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Bus Driver Faces Kidnapping Charges

Crime: More than a dozen schoolchildren from Pennsylvania end up in Maryland, where a man is arrested after surrendering to police.


LANHAM, MD. — A school bus driver carrying a loaded semiautomatic rifle took 13 Pennsylvania children on a bizarre, 160-mile trip Thursday before turning himself in to police in Maryland. None of the children was harmed.

Otto Nuss, 62, is scheduled to be arraigned today on federal kidnapping charges, according to FBI officials. But apart from the driver telling the children he wanted to show them Washington, officials said they were unsure of a motive.

All of the children, ranging in age from 7 to 15, "appear to be in very good spirits," said Peter Gulotta, an FBI agent in Baltimore, noting that the driver even stopped along the way to feed the kids.

"But they have had psychological counseling provided by local authorities here. And I'm sure some of the children were traumatized by being taken from their homes and showing up near Washington, D.C. This wasn't a scheduled trip."

About 20 parents and siblings were reunited with the children Thursday evening in Maryland. They had traveled from Pennsylvania in a yellow school bus, arriving about five hours after Nuss turned himself in. They prayed together as a group, were briefed by an FBI agent and had pizza delivered.

"The children seemed not to be afraid," said Cpl. Robert Clark of the Prince George's County Police Department in Maryland. "They were unsure exactly what was going on--they seemed to think they were on a field trip."

State Police, FBI Brought In

The odyssey began shortly before 8 a.m., when an Oley Valley School District bus failed to deliver students to Berks Christian School in Birdsboro, Pa., a rural enclave about 50 miles northwest of Philadelphia. Nuss, who has worked for Quigley Bus Service Co. since September, had picked up the students from a nearby high school. He normally would have completed the daily run to Birdsboro in 15 minutes, officials said.

When he failed to show up by 9 a.m., school administrators tried unsuccessfully to reach him on his two-way radio. At that point, local and state police, aided by FBI agents, began an intensive search of the area in rain and fog. Frantic parents gathered at police headquarters.

The disappearance of Oley Valley School District Bus 22 quickly became a national news story, with a flurry of bulletins on network and cable TV news shows. Yet there was no trace of the bus for six hours, until the vehicle pulled into a shopping center in Lanham near the Baltimore-Washington Parkway.

Nuss got off the bus at 2 p.m. and approached an off-duty Prince George's County police officer in a Family Dollar store, Gulotta said. "He told the officer he had some kids on the bus from Oley, Pa., and he had brought them to see Washington, D.C. He wanted the officer to know that the children's parents should know that the children were OK," Gulotta said.

Officer Milton Chabla began walking back to the bus with Nuss, but when the driver told him there was a loaded gun in the vehicle, Chabla arrested Nuss, putting him in handcuffs, according to Diane Richardson, a public information officer for the county police. Chabla then boarded the bus filled with children and found a loaded M1 Springfield rifle covered by a coat and propped up behind the driver's seat.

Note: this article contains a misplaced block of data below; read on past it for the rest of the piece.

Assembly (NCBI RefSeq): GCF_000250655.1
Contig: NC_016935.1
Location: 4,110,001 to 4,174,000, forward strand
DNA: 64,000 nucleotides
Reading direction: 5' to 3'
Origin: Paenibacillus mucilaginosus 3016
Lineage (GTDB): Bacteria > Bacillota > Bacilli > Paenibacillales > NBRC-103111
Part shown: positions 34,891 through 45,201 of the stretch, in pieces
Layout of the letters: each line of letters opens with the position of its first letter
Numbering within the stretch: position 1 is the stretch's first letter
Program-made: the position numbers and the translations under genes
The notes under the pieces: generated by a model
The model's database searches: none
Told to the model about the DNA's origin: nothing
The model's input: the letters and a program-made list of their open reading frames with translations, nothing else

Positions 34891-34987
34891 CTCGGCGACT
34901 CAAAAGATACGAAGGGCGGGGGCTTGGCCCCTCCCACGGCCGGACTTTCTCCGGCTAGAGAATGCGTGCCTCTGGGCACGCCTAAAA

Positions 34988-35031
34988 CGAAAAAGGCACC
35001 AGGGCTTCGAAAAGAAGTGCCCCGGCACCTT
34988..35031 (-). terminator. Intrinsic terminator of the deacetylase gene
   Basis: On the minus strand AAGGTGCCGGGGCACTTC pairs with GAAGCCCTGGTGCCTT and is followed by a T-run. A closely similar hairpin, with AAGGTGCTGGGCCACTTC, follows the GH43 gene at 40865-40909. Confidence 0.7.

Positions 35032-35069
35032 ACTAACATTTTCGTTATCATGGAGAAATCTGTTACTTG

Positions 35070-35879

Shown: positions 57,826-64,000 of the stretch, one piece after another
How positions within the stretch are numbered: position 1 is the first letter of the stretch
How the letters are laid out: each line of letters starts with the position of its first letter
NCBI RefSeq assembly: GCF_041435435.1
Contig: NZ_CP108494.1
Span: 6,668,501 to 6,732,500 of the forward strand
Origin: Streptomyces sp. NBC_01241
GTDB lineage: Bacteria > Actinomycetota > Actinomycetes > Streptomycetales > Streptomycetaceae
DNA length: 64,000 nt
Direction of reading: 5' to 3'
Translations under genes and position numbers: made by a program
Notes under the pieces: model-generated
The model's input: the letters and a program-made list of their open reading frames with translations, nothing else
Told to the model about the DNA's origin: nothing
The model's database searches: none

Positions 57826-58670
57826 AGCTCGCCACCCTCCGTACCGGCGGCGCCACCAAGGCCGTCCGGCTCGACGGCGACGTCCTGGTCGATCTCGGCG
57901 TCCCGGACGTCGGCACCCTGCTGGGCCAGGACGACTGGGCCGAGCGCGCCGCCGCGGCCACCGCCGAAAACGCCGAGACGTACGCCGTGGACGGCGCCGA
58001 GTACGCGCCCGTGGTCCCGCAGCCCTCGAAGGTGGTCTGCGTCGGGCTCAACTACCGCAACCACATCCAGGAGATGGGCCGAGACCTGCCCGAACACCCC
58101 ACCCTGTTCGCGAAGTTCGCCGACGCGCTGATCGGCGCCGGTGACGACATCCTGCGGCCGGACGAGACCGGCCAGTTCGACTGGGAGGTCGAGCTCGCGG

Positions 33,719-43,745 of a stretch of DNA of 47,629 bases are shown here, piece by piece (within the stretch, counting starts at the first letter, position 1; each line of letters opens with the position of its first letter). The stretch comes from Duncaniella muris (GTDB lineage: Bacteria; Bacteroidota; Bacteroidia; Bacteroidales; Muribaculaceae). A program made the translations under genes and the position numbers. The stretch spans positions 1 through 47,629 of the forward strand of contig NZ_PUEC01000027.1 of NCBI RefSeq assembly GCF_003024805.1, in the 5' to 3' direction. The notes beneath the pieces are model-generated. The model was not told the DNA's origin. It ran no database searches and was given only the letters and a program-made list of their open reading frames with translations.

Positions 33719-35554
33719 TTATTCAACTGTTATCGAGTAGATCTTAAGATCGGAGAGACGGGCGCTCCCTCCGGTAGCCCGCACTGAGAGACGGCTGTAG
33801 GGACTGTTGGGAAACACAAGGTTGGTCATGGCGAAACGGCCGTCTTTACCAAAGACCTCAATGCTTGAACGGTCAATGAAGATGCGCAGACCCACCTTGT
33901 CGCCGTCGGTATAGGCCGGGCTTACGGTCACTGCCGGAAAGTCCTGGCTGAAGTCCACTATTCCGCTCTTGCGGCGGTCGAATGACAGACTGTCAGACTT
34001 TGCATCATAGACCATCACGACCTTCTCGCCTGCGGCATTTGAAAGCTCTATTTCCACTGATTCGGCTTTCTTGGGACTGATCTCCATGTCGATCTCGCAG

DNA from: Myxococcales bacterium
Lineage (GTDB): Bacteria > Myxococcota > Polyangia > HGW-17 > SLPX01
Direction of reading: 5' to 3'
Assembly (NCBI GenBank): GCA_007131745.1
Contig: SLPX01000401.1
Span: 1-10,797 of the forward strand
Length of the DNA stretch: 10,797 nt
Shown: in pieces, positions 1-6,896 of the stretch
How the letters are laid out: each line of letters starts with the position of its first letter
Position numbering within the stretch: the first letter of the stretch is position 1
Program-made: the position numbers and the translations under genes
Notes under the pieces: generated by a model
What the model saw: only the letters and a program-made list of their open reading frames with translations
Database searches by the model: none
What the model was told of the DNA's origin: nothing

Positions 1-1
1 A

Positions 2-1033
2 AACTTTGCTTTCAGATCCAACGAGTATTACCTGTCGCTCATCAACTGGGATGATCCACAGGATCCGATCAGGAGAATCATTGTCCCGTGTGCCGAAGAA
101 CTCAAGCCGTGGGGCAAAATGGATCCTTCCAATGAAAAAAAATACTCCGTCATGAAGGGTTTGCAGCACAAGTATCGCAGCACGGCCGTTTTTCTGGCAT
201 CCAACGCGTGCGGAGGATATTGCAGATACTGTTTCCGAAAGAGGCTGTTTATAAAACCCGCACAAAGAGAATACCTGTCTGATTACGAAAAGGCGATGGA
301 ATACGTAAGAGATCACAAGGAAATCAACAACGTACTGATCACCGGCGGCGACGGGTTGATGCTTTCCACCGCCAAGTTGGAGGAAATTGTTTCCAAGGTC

Other officers rushed to the scene and quickly determined that the children were unharmed. Authorities notified police in Oley, and parents boarded a bus several hours later to be reunited with their children.

"This began as every parent's worst nightmare," Oley Police Chief George Endy said. "And it ended with parents expressing elation, when they finally learned their children were safe. You can imagine how they felt."

It was harder figuring out Nuss' motives.

He had passed a basic background check before being allowed to drive a school bus, and bus company officials had to screen him to make sure he had no criminal record or record of child abuse before hiring him, Endy said. Officials at Oley Valley School District, which contracted with the bus company, remembered Nuss as a quiet man who seemed to genuinely enjoy schoolchildren.

News a Surprise to Neighbors

Quigley Bus Service officials referred all inquiries to police, and calls to Nuss' home in nearby Boyertown, Pa., seeking comment were not returned. Neighbors told CNN that Nuss had lived with his mother in a farmhouse for five years before moving to Boyertown. They, too, professed surprise at his actions, remembering him as a low-key, private person who never caused trouble.

Before starting work last fall as a driver, Nuss worked at a local pie company and held several other day laborer jobs, Endy said.

Gulotta said Nuss was jailed in nearby Montgomery County Detention Center and will be arraigned on kidnapping charges today in Prince George's County. His case will be prosecuted by the U.S. attorney in Philadelphia, but FBI agents said it was unclear when he would be transferred.

Officials at Berks Christian School were visibly shaken by the day's events, and said the school was plunged into a state of shock as the vigil unfolded. As administrators called parents, "some were frantic," administrator Robert Becker said. "Making those calls is very, very hard."

In the end, he said, "We all bonded together. We had a school-wide prayer service, knowing that Christ is always with us and has a plan." Still, Becker added: "I'm furious at what happened here today. I just have no idea what was going on in the mind of the person who did this."

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